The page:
Lesson : Enthalpy and Calorimetry

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Lesson : Enthalpy and Calorimetry

  1. 1. IB Chemistry Power Points Topic 05 Energeticswww.pedagogics.ca Lesson Exothermic and Endothermic Reactions and Calorimetry
  2. 2. Much taken fromENTHALPY CHANGES Great thanks toJONATHAN HOPTON & KNOCKHARDY PUBLISHING www.knockhardy.org.uk/sci.htm
  3. 3. Background and ReviewFirst Law of Thermodynamics (Law of Energy Conservation)Energy can be neither created nor destroyed but it can be converted from oneform to anotherEnergy Changes in Chemical ReactionsAll chemical reactions are accompanied by some form of energy change Exothermic Energy is given out Endothermic Energy is absorbedExamples Exothermic combustion reactions neutralization (acid + base) Endothermic photosynthesis thermal decomposition of calcium carbonate Activity : observing exothermic and endothermic reactions
  4. 4. Key ConceptThe heat content of a chemical system is calledenthalpy (represented by H). We cannot measure enthalpy directly, only the change in enthalpy ∆H i.e. the amount of heat released or absorbed when a chemical reaction occurs at constant pressure. ∆H = H(products) – H(reactants) ∆Ho (the STANDARD enthalpy of reaction) is the value measured when temperature is 298 K and pressure is 101.3 kPa.
  5. 5. Enthalpy Diagram -Exothermic Change If ∆H is negative, H(products) < H(reactants) There is an enthalpy decrease and heat is released to the surroundings.enthalpy
  6. 6. Enthalpy Diagram - Endothermic ChangeIf ∆H is positive, H(products) > H(reactants)There is an enthalpy increase and heat isabsorbed from the surroundings.enthalpy
  7. 7. Example: Enthalpy change in a chemical reaction Exothermic reactions release heat N2(g) + 3H2(g)  2 NH3(g) ∆H = -92.4 kJ/mol The coefficients in the balanced equation represent the number of moles of reactants and products.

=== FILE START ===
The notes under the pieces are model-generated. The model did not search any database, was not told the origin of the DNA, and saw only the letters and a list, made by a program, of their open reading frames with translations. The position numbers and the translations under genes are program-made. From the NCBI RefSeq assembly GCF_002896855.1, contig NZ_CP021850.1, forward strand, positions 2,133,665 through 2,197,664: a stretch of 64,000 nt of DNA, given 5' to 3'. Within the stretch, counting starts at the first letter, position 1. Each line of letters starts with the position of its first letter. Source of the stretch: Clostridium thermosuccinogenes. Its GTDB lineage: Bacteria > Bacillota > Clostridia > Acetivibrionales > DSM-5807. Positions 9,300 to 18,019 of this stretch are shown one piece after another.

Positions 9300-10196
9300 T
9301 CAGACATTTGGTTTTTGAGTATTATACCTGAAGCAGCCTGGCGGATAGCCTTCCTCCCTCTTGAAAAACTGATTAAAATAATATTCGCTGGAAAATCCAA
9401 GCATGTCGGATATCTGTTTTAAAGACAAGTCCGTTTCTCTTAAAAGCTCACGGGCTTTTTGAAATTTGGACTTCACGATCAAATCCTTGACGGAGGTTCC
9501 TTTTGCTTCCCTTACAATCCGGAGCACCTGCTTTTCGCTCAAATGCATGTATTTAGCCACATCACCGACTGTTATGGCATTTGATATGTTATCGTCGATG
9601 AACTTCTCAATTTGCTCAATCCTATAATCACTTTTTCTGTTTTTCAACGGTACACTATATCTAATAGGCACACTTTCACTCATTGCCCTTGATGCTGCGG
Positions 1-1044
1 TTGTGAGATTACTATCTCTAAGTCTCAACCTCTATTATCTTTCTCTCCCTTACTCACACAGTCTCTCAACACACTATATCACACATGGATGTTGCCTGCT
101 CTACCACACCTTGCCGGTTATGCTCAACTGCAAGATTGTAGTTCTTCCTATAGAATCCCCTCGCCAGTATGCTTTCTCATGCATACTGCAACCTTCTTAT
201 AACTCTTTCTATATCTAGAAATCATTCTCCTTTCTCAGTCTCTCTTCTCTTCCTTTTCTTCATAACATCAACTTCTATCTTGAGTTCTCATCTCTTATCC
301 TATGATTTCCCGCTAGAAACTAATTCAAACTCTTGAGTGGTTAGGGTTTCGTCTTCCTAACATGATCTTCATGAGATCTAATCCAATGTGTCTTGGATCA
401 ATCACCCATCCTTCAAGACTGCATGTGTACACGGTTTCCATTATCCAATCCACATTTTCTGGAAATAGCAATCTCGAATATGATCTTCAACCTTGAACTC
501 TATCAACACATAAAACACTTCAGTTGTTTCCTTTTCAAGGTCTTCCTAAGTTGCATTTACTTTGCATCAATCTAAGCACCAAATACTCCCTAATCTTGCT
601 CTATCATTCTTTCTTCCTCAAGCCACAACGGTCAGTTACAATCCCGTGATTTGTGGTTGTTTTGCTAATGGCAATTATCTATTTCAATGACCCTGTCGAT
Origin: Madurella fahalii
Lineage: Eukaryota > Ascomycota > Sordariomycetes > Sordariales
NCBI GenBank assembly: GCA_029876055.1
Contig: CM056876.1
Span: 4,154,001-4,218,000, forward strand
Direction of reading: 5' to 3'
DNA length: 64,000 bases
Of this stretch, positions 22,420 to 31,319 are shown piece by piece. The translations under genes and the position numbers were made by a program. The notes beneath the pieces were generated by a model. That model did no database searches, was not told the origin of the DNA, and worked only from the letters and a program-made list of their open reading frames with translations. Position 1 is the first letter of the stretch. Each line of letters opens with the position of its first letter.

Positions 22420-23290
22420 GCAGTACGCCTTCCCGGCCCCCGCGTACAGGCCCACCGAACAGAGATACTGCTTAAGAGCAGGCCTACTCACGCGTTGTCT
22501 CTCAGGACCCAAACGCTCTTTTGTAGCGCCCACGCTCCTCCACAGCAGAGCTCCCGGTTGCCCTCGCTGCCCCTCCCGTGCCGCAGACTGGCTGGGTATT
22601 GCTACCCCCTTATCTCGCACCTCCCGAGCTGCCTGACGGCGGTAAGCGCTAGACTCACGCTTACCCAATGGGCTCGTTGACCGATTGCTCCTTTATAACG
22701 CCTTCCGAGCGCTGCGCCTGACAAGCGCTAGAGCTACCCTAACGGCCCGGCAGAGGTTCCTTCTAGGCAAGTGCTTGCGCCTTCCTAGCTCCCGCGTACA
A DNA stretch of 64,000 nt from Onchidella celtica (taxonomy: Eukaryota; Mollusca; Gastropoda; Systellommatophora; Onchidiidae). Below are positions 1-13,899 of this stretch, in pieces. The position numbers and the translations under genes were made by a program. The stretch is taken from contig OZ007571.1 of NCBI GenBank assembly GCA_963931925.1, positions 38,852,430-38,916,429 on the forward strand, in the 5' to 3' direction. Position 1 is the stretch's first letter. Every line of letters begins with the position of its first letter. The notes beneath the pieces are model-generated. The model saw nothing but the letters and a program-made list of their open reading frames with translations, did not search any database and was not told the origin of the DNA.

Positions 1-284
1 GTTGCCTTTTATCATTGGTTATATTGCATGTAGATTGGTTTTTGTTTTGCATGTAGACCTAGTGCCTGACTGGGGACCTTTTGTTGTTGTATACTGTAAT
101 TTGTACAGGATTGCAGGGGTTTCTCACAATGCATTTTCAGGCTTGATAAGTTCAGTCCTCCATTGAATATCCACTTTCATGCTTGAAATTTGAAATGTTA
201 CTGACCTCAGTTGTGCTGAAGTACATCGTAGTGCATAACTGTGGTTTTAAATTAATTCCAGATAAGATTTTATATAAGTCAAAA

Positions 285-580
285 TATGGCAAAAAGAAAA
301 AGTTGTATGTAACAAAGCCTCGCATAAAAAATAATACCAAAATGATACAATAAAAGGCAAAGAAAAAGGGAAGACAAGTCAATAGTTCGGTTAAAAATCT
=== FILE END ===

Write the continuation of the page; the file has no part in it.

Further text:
8. 8. N2(g) + 3H2(g)  2 NH3(g) ∆H = -92.4 kJ/molState symbols are ESSENTIAL as changes of stateinvolve changes in thermal energy. The enthalpy change is directly proportional to the number of moles of substance involved in the reaction. For the above equation, 92.4 kJ is released - for each mole of N2 reacted - for every 3 moles of H2 reacted - for every 2 moles of NH3 produced.
  9. 9. The reverse reaction2 NH3(g)  N2(g) + 3H2(g) ∆H = +92.4 kJ/mol Note: the enthalpy change can be read directly from the enthalpy profile diagram.
  10. 10. Thermochemical Standard ConditionsThe ∆H value for a given reaction will dependon reaction conditions.Values for enthalpy changes are standardized :for the standard enthalpy ∆Ho-Temperature is 298 K- Pressure is 1 atmosphere- All solutions involved are 1 M concentration
  11. 11. Assigned : Review Exercise 1 The ∆H value for a given reaction will depend on reaction conditions. Values for enthalpy changes are standardized : for the standard enthalpy ∆Ho -Temperature is 298 K - Pressure is 1 atmosphere - All solutions involved are 1 M concentration
  12. 12. Calorimetry – Part 1 Specific Heat CapacityThe specific heat capacity of a substance is a physicalproperty. It is defined as the amount of heat (Joules)required to change the temperature (oC or K) of a unitmass (g or kg) of substance by ONE degree. Specific heat capacity (SHC) is measured in J g-1 K-1 or kJ kg-1 K-1 (chemistry) J kg-1 K-1 (physics)